The ancient Athenians used the word polis to describe the city of Athens. However, they also sometimes used polis to refer to the rocky outcrop of the acropolis, the sacred heart of the city. In ancient times the polis of Athens was not easily defined and there was an ongoing debate among the intellectual elite as to the outer limits of the city.
Philosophers argued over whether the Acropolis walls or the long walls built under Themistocles marked the city's boundaries, and the farming inhabitants of the demes who lived many miles from the Acropolis argued that they too were included in the city. It is possible, therefore, that Shakespeare's wood could be "near Athens" in the sense of near to the Acropolis and the Agora, the ancient sacred and political centres of the city.
These days, the only surviving green areas near to these classical ruins are the National and Zappeion gardens which boast subtropical trees, peacocks, waterfowl, ornamental ponds and a botanical museum. However, these gardens did not exist in Shakespeare's day; they were created only during the last century.
But you will find greenery, lots of it, if you go to the north-east suburban limit of Athens to Lykabettos, the highest of the hills of the city. It still has wooded slopes where visitors can walk in the shade, but is now a green island in a sea of houses.
Travelling in the same direction 14km farther north east of Athens you'll find Kifissia, an attractive and popular "garden city" on the south-west slopes of Mt Pentelikon. The shade of its pine trees offers a welcome relief from the glare of Athens. A few miles farther north of Kifissia, Ekali, a pleasant summer resort is also situated amid pine woods.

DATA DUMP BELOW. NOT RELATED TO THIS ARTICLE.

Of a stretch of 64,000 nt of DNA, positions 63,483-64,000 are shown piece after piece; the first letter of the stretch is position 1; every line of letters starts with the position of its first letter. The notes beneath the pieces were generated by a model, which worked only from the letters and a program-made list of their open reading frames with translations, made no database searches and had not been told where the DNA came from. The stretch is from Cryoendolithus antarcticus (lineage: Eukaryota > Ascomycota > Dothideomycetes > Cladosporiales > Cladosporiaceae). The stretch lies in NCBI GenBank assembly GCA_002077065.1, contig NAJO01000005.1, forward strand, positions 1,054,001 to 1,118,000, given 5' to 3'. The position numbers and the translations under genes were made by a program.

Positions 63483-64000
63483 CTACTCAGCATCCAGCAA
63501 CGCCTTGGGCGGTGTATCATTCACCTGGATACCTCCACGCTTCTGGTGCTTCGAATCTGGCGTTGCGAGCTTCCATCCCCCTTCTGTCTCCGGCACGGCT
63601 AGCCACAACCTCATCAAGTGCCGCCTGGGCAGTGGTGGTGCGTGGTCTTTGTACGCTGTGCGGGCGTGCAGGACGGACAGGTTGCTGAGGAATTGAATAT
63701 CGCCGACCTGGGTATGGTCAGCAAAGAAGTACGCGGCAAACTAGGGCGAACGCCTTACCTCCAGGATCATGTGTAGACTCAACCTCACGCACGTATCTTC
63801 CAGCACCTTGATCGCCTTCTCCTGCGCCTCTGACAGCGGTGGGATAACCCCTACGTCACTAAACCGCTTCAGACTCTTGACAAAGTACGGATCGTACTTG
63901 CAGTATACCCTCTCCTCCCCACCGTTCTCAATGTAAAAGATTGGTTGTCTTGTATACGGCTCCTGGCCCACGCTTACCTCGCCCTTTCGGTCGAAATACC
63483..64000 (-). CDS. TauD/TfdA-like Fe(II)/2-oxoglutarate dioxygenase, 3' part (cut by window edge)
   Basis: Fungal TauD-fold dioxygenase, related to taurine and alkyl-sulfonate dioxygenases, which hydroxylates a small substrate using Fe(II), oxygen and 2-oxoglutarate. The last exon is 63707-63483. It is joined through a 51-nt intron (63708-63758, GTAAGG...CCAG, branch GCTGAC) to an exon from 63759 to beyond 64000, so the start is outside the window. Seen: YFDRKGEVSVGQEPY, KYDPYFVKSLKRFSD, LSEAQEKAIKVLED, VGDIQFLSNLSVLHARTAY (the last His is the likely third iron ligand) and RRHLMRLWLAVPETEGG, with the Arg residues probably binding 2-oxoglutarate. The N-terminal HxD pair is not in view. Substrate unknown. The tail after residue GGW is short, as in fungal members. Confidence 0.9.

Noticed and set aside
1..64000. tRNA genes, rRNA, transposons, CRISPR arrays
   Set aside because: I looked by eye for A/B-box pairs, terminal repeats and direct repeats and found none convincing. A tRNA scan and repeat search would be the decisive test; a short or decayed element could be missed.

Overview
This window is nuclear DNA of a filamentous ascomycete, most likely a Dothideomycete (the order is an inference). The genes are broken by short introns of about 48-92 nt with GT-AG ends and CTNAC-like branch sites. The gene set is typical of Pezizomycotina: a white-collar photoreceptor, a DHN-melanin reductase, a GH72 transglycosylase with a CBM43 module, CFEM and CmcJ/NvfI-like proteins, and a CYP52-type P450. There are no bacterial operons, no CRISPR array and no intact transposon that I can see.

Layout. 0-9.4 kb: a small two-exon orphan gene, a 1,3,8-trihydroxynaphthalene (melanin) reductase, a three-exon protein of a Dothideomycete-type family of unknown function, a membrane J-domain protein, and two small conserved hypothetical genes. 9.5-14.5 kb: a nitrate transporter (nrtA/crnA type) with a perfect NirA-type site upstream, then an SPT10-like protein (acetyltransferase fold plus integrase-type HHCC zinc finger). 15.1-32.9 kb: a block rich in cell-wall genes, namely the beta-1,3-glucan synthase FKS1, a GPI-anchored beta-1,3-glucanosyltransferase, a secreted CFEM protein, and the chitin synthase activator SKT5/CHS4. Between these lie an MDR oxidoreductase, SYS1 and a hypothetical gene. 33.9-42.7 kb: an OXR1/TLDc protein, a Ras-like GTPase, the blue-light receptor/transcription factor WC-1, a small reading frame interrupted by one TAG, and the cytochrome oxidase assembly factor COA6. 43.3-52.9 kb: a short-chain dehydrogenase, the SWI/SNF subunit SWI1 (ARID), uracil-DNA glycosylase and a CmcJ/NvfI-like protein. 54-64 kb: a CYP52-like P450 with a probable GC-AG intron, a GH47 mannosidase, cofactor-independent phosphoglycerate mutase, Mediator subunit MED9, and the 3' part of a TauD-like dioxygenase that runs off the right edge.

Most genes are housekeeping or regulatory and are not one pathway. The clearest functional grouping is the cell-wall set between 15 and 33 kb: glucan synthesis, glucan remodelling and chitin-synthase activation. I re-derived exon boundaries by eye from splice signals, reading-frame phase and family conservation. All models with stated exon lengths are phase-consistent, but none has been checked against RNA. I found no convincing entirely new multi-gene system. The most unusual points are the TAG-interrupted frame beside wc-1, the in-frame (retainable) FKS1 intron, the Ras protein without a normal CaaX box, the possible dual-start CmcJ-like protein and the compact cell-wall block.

Heading out to Eleusis west of Athens, you will pass the botanic garden on your left with its tall poplars. A little further on, Plato's Olive Tree is one of the few survivors from the famous grove that once bordered the Kifissos from Kolonos to the sea. Along the same route, laurels sacred to Apollo once flourished in the area around the Monastery of Dhafni, which owes its name to these trees.
Wooded hills can also be seen to the west of the approach along the Mesogia road to the Temple of Poseidon at Sounion. However, I think that these woods are too far from the city to be a possible contender.
North west of Athens, Mount Parthina is cut by deep ravines and covered with pine trees. It has more than 1,000 plant species, several easy, well marked trails and two refuges.
The most appealing possibility for a setting for a Midsummer Night's Dream is somewhere on the west slopes of Mount Hymettos, which reach almost to the eastern outskirts of Athens. Here the aromatic plants and shrubs that produced the best food for bees in classical times are now less widespread, though terebinth, juniper, thyme, sage, mint and lavender are still to be found and you can easily imagine the intrigues of Puck and Oberon taking place in these fragrant surroundings. But what the place lacks in ebullient greenery it makes up for in love. A climb through the woodland around the 11th-century Kaisarianis monastery 5km from Athens will lead to a hilltop fountain idyllically set among pine, plane and cypress trees. The water that bubbles from this fountain was believed to have magical properties; it was dedicated to Aphrodite, whose temple stood nearby.
EasyJet (0990 292929) has promised a return fare of pounds 140 when it begins flights from Luton to Athens on 10 July. The impending arrival has caused the other airlines flying to Athens - British Airways (0345 222111), Cronus Air (0171-580 3500), Olympic (0171-409 3400) and Virgin Atlantic (01293 747747) - to lower their fares; for a trip from Heathrow in June, Cronus is quoting pounds 161 return.